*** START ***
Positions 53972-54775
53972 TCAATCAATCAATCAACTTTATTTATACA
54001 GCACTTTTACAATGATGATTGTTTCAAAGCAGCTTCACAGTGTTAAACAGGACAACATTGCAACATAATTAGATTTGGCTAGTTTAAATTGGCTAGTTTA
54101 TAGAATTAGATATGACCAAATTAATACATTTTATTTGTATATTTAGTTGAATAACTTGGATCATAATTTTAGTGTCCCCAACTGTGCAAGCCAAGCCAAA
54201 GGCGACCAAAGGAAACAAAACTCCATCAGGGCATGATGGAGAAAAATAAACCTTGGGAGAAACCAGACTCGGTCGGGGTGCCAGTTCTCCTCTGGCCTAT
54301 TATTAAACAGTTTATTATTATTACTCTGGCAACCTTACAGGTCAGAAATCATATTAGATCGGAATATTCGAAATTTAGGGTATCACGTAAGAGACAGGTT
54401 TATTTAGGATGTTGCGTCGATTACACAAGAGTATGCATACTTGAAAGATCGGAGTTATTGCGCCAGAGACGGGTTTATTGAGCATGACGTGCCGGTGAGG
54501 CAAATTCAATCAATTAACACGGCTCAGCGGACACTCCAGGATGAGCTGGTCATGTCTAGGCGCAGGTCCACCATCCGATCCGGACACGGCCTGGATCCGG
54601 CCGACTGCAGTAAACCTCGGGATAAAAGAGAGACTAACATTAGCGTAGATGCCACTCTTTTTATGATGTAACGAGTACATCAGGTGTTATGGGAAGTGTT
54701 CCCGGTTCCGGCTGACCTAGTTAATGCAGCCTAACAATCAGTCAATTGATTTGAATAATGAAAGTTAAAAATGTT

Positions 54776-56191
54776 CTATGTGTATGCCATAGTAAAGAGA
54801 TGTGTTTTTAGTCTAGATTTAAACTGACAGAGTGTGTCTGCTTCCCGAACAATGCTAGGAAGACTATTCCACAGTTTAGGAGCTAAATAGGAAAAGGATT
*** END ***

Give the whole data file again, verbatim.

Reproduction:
Positions 53972-54775
53972 TCAATCAATCAATCAACTTTATTTATACA
54001 GCACTTTTACAATGATGATTGTTTCAAAGCAGCTTCACAGTGTTAAACAGGACAACATTGCAACATAATTAGATTTGGCTAGTTTAAATTGGCTAGTTTA
54101 TAGAATTAGATATGACCAAATTAATACATTTTATTTGTATATTTAGTTGAATAACTTGGATCATAATTTTAGTGTCCCCAACTGTGCAAGCCAAGCCAAA
54201 GGCGACCAAAGGAAACAAAACTCCATCAGGGCATGATGGAGAAAAATAAACCTTGGGAGAAACCAGACTCGGTCGGGGTGCCAGTTCTCCTCTGGCCTAT
54301 TATTAAACAGTTTATTATTATTACTCTGGCAACCTTACAGGTCAGAAATCATATTAGATCGGAATATTCGAAATTTAGGGTATCACGTAAGAGACAGGTT
54401 TATTTAGGATGTTGCGTCGATTACACAAGAGTATGCATACTTGAAAGATCGGAGTTATTGCGCCAGAGACGGGTTTATTGAGCATGACGTGCCGGTGAGG
54501 CAAATTCAATCAATTAACACGGCTCAGCGGACACTCCAGGATGAGCTGGTCATGTCTAGGCGCAGGTCCACCATCCGATCCGGACACGGCCTGGATCCGG
54601 CCGACTGCAGTAAACCTCGGGATAAAAGAGAGACTAACATTAGCGTAGATGCCACTCTTTTTATGATGTAACGAGTACATCAGGTGTTATGGGAAGTGTT
54701 CCCGGTTCCGGCTGACCTAGTTAATGCAGCCTAACAATCAGTCAATTGATTTGAATAATGAAAGTTAAAAATGTT

Positions 54776-56191
54776 CTATGTGTATGCCATAGTAAAGAGA
54801 TGTGTTTTTAGTCTAGATTTAAACTGACAGAGTGTGTCTGCTTCCCGAACAATGCTAGGAAGACTATTCCACAGTTTAGGAGCTAAATAGGAAAAGGATT